A Learning Strategy: Reaching Organizational Goals
This article presents ideas meant to be shared with others in the organization. It provides you with an opportunity to make the time to think about what the organization’s learning needs are, and how each department offers opportunities for learning to staff. Finally it will help you to evaluate your organization's learning strategy, and philosophy toward learning.
How to Create a Strategic Learning Focus
In order to create a strategic plan, the first step is to identify and establish who or what group is responsible for learning and development. Secondly, you need an understanding of what L&D is to the organization, what needs are prevalent across the organization, and where gaps may exist that need to be addressed.
When you are ready to strategize an approach to learning and development, keep these questions in mind to help guide planning.
- What organizational goals can be reached with learning programs?
- How do various offerings and learning options across the organization blend with one another?
- What role does HR (other departments) have in defining, implementing and managing learning?
- Can HR be proactive in driving the learning goals of the organization?
- How can an organization-wide strategy or philosophy around learning be created, so it includes currently available learning programs, and considers the organization's goals and mission?
Proposed Development Process
Plan a minimum half-day brainstorm meeting to identify and create a learning and development philosophy and strategy. Invite all stakeholders to participate. This includes any department currently offering ad hoc learning or training programs. Outlined below is a sample agenda.
- Get input from all meeting members - concerns, feedback, interests, and challenges.
- Identify organizational goals (current mission statement).
- Determine expected learning / business outcomes from learning.
- Identify type of learning deliveries that are available (classroom instructor-led, virtual classroom, webinar, elearning, other).
- Identify end learners individually and by groups (job function, skill sets, other) and their learning needs.
- Determine if specific content areas will be required learning or voluntary, for specific targeted learners and content areas.
- Identify tasks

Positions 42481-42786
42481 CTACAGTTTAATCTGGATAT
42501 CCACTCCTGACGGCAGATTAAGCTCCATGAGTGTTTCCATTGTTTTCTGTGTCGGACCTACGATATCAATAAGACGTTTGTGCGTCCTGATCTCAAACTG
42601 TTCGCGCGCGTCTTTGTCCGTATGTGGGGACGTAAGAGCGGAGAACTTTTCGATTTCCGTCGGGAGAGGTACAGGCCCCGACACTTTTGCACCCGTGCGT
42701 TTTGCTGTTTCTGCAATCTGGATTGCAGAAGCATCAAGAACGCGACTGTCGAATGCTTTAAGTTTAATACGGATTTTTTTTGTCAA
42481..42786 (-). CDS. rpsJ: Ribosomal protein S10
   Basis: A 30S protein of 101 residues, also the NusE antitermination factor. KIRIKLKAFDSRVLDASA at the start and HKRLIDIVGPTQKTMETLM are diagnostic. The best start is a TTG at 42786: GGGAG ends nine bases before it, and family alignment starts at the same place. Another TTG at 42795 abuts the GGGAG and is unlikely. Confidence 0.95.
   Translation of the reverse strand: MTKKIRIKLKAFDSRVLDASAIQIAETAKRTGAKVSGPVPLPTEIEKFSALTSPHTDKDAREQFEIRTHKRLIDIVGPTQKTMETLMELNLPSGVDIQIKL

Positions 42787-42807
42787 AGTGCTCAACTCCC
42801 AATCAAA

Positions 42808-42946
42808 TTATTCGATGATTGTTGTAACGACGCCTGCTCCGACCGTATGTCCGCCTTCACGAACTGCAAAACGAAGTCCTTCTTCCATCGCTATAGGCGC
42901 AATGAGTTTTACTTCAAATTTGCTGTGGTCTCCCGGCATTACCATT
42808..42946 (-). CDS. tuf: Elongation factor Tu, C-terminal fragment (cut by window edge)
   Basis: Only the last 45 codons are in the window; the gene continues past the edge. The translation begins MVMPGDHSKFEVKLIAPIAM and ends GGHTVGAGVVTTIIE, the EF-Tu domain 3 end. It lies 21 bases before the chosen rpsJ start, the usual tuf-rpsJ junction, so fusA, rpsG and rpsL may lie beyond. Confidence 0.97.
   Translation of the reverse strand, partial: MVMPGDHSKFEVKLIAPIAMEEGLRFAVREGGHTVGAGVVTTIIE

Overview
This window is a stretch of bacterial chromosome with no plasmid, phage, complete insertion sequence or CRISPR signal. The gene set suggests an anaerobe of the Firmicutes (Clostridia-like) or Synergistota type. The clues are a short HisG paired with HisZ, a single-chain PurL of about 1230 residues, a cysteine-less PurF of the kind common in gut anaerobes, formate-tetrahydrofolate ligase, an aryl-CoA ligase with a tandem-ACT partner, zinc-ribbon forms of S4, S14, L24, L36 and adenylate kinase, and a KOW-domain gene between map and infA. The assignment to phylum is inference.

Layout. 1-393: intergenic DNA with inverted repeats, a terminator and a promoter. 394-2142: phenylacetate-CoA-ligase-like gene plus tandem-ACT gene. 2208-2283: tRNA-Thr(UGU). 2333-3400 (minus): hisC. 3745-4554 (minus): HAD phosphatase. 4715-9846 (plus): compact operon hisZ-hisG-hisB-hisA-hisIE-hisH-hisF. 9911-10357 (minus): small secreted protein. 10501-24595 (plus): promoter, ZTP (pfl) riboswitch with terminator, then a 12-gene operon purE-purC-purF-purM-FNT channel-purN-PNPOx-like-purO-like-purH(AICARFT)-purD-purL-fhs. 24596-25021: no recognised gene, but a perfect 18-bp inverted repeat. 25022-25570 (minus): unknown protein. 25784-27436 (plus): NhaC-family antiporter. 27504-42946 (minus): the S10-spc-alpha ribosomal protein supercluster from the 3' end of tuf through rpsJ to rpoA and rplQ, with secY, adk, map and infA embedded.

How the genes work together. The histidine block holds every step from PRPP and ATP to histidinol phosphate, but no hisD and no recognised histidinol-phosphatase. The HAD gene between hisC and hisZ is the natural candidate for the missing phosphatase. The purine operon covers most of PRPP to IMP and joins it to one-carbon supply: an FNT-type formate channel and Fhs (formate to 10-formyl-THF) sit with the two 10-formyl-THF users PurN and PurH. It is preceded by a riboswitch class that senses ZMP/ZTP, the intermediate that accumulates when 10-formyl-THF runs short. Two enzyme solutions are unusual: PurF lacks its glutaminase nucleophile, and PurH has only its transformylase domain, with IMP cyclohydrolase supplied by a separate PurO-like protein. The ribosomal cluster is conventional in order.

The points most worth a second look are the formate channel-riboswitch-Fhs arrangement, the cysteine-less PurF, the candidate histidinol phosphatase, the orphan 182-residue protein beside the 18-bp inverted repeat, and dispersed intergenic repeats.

- Create an action plan to reach outlined goals, and expectations.
Areas to Consider
- How can learning across the organization (IT training, HR processes, current off-the-shelf elearning courses, others) be integrated under one umbrella?
- What is the organization's learning policy? Is it promoted, supported, encouraged?
- Who manages and directs all learning programs?
- Can anyone in the organization identify a learning need or gap and develop a course?
- Establish and create a process for internal development of learning courses - including the development environment, a review and approval system for course content, standards of delivery, and ultimate oversight of learning development and delivery.
- Identify and create a process to capture staff knowledge and how to share it.
- Identify use of informal learning to improve and promote collaborative working -- how to share individuals' internal knowledge, experience, and know-how.
Benefits of a Learning Strategy
Following the brainstorm session there should be a clearer idea of the following as well as the tactical steps to reach identified goals.
- An organizational learning and development strategy and / or policy.
- Outline of how to repackage current programs under one umbrella and how to create a program name/ title.
- Areas of focus for L&D programs.
- Prioritized list of areas in most need of learning.
- Outline of available learning programs (tools) to meet identified needs.
- Action items.
- Next steps.
- Timeline for 6 - 12 months.
Capturing the above information and documenting the ideas and discussions from the brainstorm session produces a Learning Roadmap or Blueprint. The learning roadmap can be used to guide the organization in new strategies and processes for learning.
The value of an identified, documented learning strategy is that it provides the organization a plan to work from. With identified goals established and steps outlined to reach them, learning leaders can implement processes that encourage a learning environment and capitalize on staff interest and excitement to be part of it.
Ruth Kustoff provides learning needs analysis, strategic planning and implementation, program and curriculum design, and knowledge and talent management to corporations and not-for-profits.
With over 20 years’ experience in business and learning needs analysis, Ruth has a keen ability to ask targeted questions, break through underlying assumptions of how things get done, and encourage innovation and creativity in identifying solutions. Ruth leads organizations in continuous improvement of learning delivery through ongoing analysis and evaluation.Website: www.ruthkustoff.com